This brings me to the alarming revolution of grade inflation.  The bar is being lowered in order to provide students with success.  In my high school, they no longer had a valedictorian at graduation because of the increasing number of students graduating with 4.0 GPAs.  Many of these students were the ones who took the 'easy A' classes and not the ones who enrolled in multiple AP classes, rarely missed a class, and completed all homework on time.  One of those students should receive the honor of being named valedictorian, but because society promotes equality, it would be ludicrous to give that honor to only one person which would suggest that person was 'better' than the rest of the class.

The sheltered life of home has no physical boundaries.  College students are constantly talking to parents through phone calls, texting and Facebook.  When a problem arises and the student needs to make a decision, they immediately consult mom and dad instead of figuring things out for themselves.  There is absolutely nothing wrong with phone calls to parents, in fact I actually encourage it, but when the sole purpose of the phone call is to ask whether going to the lake for the weekend would be a good idea or not, that seems a little excessive.  Perhaps calling afterwards to relate the events of the weekend would be more appropriate.  Students are now adults and making simple decisions are part of the adult life they agreed to when they moved out.

Parents need to realize that although they mean well, their actions can create devastating effects on their child. 

What do you think?  Is our nation raising wimpy children?

Wednesday, June 15, 2011

wednesday the fifteenth of june

I applied for a new job!  This one is at a bridal store and I think I would really enjoy working there.  I haven't heard anything yet, but hopefully I will! :)

So this past weekend, I went to visit my wonderful family in Layton.  On Saturday, we went to a family reunion in Newton; a teeny, tiny town  next to the Idaho border.  We were late getting there and when we walked in, a lady was talking about wanting to get a picture before everyone started leaving.  Leaving?? We had just got there!  So we tried to talk to people a bit, but it was relatives I didn't know.  Besides my family, I think I knew 3 or 4 other people.  Eventually, we left and made the hour and a half drive back home.  Later, we had a movie night and watched I Am Number Four and The Chronicles of Narnia: The Voyage of the Dawn Treader.  The number four movie was really good!  Although I was a little annoyed when the it ended and left the story plot wide open.  I am guessing there will be a sequel in the future...?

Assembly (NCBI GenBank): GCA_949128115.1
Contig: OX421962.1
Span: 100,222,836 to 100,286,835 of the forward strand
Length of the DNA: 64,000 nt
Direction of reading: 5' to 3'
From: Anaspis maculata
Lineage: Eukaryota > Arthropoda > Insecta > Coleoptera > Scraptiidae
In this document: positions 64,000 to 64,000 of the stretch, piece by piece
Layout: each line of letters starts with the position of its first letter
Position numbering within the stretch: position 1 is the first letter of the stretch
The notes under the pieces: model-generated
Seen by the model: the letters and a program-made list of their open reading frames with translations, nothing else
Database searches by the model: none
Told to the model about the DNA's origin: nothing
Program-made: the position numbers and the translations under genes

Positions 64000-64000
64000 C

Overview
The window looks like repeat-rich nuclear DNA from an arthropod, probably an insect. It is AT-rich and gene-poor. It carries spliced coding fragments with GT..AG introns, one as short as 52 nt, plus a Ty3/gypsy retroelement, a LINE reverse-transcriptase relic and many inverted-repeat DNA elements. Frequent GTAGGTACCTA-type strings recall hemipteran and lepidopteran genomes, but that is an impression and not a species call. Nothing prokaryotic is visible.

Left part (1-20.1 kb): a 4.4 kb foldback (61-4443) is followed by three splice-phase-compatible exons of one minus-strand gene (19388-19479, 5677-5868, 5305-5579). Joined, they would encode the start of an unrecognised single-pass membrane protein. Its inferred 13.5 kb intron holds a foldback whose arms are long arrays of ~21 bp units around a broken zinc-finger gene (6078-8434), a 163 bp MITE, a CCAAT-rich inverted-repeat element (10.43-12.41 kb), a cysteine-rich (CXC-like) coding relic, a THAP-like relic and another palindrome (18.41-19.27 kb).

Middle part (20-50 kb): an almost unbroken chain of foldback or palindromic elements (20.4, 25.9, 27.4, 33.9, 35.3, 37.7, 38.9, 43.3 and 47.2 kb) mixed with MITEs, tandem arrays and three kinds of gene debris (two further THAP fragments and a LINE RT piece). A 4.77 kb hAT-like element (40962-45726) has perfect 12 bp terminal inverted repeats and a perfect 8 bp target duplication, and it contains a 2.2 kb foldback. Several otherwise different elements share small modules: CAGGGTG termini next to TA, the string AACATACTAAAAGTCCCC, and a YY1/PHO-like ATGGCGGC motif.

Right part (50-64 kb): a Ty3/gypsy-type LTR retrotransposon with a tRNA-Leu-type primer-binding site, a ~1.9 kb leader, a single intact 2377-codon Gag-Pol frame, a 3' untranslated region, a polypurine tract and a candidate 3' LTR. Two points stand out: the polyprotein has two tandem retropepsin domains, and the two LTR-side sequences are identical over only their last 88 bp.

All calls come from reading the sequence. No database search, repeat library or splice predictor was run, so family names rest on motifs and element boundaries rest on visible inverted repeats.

I am finally starting to get to know some people who live in my building.  Last week we met the boys who live next door and the other night, I hung out with them and watched a movie and played outside and just talked :) We are slowly making new friends.

Okay. Time for a funny story.  I work with this really odd guy.  He just has the weirdest ideas.  He was telling me about this one government conspiracy.  So apparently, the government and Apple have joined forces and are aiming to take over the world.  They are designing the ipods so that as many people will buy them as possible.  And once enough people have bought them, the government will tell Apple to flip a switch or something that will send an electric current through the ipod and headphones into the users brain.  Then they will have control over the entire population.  I know, crazy, right?  And the funny thing is that he was dead serious.

Friday, June 3, 2011

Start Stumbling!

Ladies and gentlemen! Boys and girls of all ages!  I have recently discovered the incredible art of stumbling.  What's stumbling you ask?  Well, it is this wonderful site that you can discover too by clicking here.  Stumbling is a simple art that anyone can master.

First, you create your account.  Second, choose your interests.  It can be anything from crafts to sports.  Third, hit the stumble button and you are off to discover fantabulous new things!

StumbleUpon is designed to take you to websites that fit our individual interests.  Interested in photography, for example?  Then you will be taken to look at some stunning photos.

It is perfect for those times when you want to do nothing more than sit and waste away time.

***Warning: If you are a chronic procrastinator, use with caution.

Thursday, June 2, 2011

Random Stuff I Don't Need But Kinda Want

The purpose of this blog is to showcase those random items that are cool but not necessarily needed.

I would love to have a hammock, and I'd even take a private island to go with it!

This bathtub has an Audrey Hepburn-esque to it.

Great idea! Make dishing out dinner a little easier!

This salt and pepper shaker gives you the best of both worlds.


I would be found guilty of playing with my food if I had these...

Love it!

This idea is very original.  I can honestly say I have never seen anything quite like it.

This reminds me of New York City.  I absolutely love twinkling lights!

Kitchen space is very valuable, make use of those tight corners with a spacious drawer.

Okay, I might actually need this one.  Cutting my own guitar picks is difficult sometimes.